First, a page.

known to Lomelino, wbo assisted me in my desig? Duke. Guards, seize him! To the scaffold! he taught me a private entrance to the Dut
Rug. What? Have I not kept my promise ? chamber, and persuaded Mantrone to share bus.
Duke. It was given to the virtuoas Flodoardo; should be believed.
cret, and acted by my orders.
Duke. And the prince of Milan bisses
Ros. You? you the prince of Vian!
swore never to unite my fate but o bere Rug. What? and does no one pity the wretched be constant to me under every artists Rugantino? No one? Are all silent ?-all? My bella has stood the trial; and I now..53 fate then is decided. To the scaffold! (Going. as Milan's future mistress the Brave's is
Ros. [ Springing forward, and falling at the Duke's Ros. Oh, happy, happy Rosabella feet, who is crossing to the Conspirators.) Mercy, Duke. How bright a sunshine za mercy! Pardon him-pardon-Rugantino. stormy. Forth, forth, my son ! L*62*
Rug. Say'st thou so ? Ha, an angel pleads for torches show Venice ber preserver! l«:2 Rugantino in his last moments.
voices join in the exulting shout, b. Ros. He is a sinner, but leave him to the justice the Bravo!-Happy is the Bravo's hos of heaven! He is a sinner, but Rosabella adores All. Huzza! him still !
[ The folding-doors open the best Duke. (Repulsing her.] Away, unworthy girl ! lighted by the moonNeptun he dies.
enter-then Nereids and Tritons, Rug. And can you look on with dry eyes, while among them--then CAMILLA 8,8 that innocent dove bleeds at your feet ? Go, bar. females as Syrens. -Lesi e se barian, you never loved her as she deserved! (Rais. senting a rock of red coral floating * ing her from the ground. Now then she is yours no sea, whose waves are in motion longer; thou art mine, Rosabella-art Rugantino's; mit of the rock is a brilliant set thou lov'st me as I would be loved; I am blessed, which sits RoSABELLA. and now to business. (The Duke returns to the hang over her, some seeming to ta throne. He places Rosabella in Camilla's arms.) Within there! (He sounds a whistle; Guards rush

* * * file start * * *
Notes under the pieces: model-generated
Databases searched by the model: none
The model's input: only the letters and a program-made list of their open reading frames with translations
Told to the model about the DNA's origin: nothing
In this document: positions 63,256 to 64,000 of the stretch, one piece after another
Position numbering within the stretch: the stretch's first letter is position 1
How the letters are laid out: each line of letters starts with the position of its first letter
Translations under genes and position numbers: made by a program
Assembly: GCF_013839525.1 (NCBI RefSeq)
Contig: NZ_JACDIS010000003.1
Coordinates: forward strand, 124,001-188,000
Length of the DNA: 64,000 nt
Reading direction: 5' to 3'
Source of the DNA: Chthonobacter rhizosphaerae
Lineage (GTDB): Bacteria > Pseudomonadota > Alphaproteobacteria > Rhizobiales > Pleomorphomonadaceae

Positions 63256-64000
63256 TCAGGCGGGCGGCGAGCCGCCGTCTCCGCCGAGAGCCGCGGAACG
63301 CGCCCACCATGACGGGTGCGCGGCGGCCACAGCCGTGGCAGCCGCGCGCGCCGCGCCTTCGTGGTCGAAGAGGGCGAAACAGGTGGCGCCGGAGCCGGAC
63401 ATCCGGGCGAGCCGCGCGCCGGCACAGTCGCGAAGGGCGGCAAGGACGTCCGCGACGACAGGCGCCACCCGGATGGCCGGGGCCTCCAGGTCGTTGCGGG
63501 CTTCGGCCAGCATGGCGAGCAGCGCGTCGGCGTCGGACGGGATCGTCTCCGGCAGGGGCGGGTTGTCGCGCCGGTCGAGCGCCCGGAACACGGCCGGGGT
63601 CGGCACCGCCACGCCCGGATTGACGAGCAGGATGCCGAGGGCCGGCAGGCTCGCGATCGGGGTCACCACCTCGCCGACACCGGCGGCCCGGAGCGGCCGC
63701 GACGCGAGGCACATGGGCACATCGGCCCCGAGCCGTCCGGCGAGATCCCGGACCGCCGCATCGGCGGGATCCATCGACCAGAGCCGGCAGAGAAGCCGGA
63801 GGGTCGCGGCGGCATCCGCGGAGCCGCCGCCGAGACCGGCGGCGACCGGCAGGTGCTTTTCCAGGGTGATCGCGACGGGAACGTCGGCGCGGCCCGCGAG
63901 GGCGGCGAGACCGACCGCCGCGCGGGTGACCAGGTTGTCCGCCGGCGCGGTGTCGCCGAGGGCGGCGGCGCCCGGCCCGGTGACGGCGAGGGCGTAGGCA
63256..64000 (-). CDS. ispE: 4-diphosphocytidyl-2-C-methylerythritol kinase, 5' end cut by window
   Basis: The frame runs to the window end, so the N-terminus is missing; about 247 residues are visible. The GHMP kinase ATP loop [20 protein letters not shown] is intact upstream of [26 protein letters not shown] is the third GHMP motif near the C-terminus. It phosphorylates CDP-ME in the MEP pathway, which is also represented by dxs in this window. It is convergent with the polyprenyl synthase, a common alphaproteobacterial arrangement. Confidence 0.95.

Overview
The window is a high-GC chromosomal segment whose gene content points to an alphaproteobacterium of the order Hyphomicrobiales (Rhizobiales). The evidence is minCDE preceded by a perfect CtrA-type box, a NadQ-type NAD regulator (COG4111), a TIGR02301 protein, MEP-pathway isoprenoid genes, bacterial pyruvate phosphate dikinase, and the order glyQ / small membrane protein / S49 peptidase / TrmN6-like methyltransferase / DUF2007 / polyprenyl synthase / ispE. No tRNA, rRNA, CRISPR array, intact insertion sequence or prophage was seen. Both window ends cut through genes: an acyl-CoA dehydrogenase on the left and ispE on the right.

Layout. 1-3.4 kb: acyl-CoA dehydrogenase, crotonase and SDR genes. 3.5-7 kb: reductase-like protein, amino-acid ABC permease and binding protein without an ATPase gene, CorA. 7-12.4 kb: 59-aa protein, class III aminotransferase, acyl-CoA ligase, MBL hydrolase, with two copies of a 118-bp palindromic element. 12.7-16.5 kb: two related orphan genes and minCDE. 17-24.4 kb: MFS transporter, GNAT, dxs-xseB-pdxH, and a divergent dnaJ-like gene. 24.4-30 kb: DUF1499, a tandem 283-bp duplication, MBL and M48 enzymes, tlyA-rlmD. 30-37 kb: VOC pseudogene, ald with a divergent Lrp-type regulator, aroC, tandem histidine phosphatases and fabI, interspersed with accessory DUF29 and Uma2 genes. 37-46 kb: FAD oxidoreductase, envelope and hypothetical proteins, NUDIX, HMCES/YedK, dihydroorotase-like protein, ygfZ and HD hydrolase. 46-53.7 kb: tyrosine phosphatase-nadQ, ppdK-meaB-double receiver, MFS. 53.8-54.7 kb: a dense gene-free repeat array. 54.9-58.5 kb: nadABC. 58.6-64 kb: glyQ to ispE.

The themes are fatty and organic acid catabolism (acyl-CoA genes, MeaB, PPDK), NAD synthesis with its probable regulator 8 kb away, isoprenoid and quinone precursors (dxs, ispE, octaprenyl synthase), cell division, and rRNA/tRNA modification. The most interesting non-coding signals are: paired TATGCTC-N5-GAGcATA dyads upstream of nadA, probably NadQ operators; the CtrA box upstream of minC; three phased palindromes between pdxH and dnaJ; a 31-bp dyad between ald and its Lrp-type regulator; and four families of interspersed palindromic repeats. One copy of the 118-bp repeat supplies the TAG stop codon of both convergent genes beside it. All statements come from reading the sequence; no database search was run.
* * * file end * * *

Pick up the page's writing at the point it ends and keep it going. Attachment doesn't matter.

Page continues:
their wings, others with their brown in, and surround the Conspirators; the doors arel 5
the rock forwards, which is dress by Dolphiné, spouting up water;
head of each stands a little Cupid, holding BELLA quits the machine, and receives the golden reins, with which he appears to guide apple from the Goddesses.— The Prince and the animal. The three riral Goddesses ayree ROSABELLA enter the Conch, which ascends to to give Rosabella the apple, even Proser- its for mer elevation ; the machine moves on in pine applauding the decision. The Conch sinks triumph, and as it passes along the front of the yently, till it touches the earth, when Rosa. stage, the curtain falls.
A NIMAL MAGNETIS M;
A FARCE, IN THREE ACTS;
BY MRS. INCH BALD.
this hour, and every time with his eye fixed up to
the lattice of my window, and I had no heart to reMarquiS DE LANCY
move from it, for every time he saluted me with a DOCTOR
most respectful bow.
Lis. Was his valet with him ?
Con. No; but I saw another person in deep con-
versation with him; a strange-looking man, who Francois.
appeared like one of the faculty, for his dress very
much resembled that of my guardian's.
Lis. Who could it be ?
Con. But what most surprised me, he had a let-
ter in his hand, which he respectfully held up to me, but I could not reach it.
Lis. I know who it is : La Fleur, valet to the
Marquis, disguised as a doctor; and I have no ACT I.
doubt but, under that disguise, he will find means to introduce himself to your old guardian, and, per
haps, be brought into the very house; and if I can ENE I. -An Apartment in the Doctor's House. assist his scheme, I will; for is it not a shame, the Enter Constance, hastily, meeting LISETTE.
Doctor should dare, here in Paris, to forbid you and
your servant to stir from home; lock us up, and Con. Lisette, Lisette ! who do you think I have treat us as women are treated in Spain ? t seen ?
Con. Never mind, Lisette, don't put yourself in Lis. Your old guardian, I suppose.
a passion; for we can learn to plot and deceive, and Con. Do you think I should look thus pleasant, treat him as men are treated in Spain. it were him I meant ?
Lis. Right, madam; and to prove I am not less Lis. Who, then? our gaoler, who keeps the keys ? inclined than yourself to Spanish manners, I am as Con. What, poor Jeffrey ? Ha, ha, ha! How you much in love as you are. Ik!
Con. Not with the Marquis ? Lis. No, no; I guess who you mean: the young Lis. Do you think I don't know better where it (arquis de Lancy; and he has passed so frequently is my duty to love? I am in love with his man. nder your window, within these few days, that I Con. I wish I knew the contents of thar letter he m amazed your guardian, with all his suspicions, held out to me. as not observed him.
Lis. That you are belovec-admired; I can tell Con. He bas walked by above ten times within I every word in it; I know every sentence as well as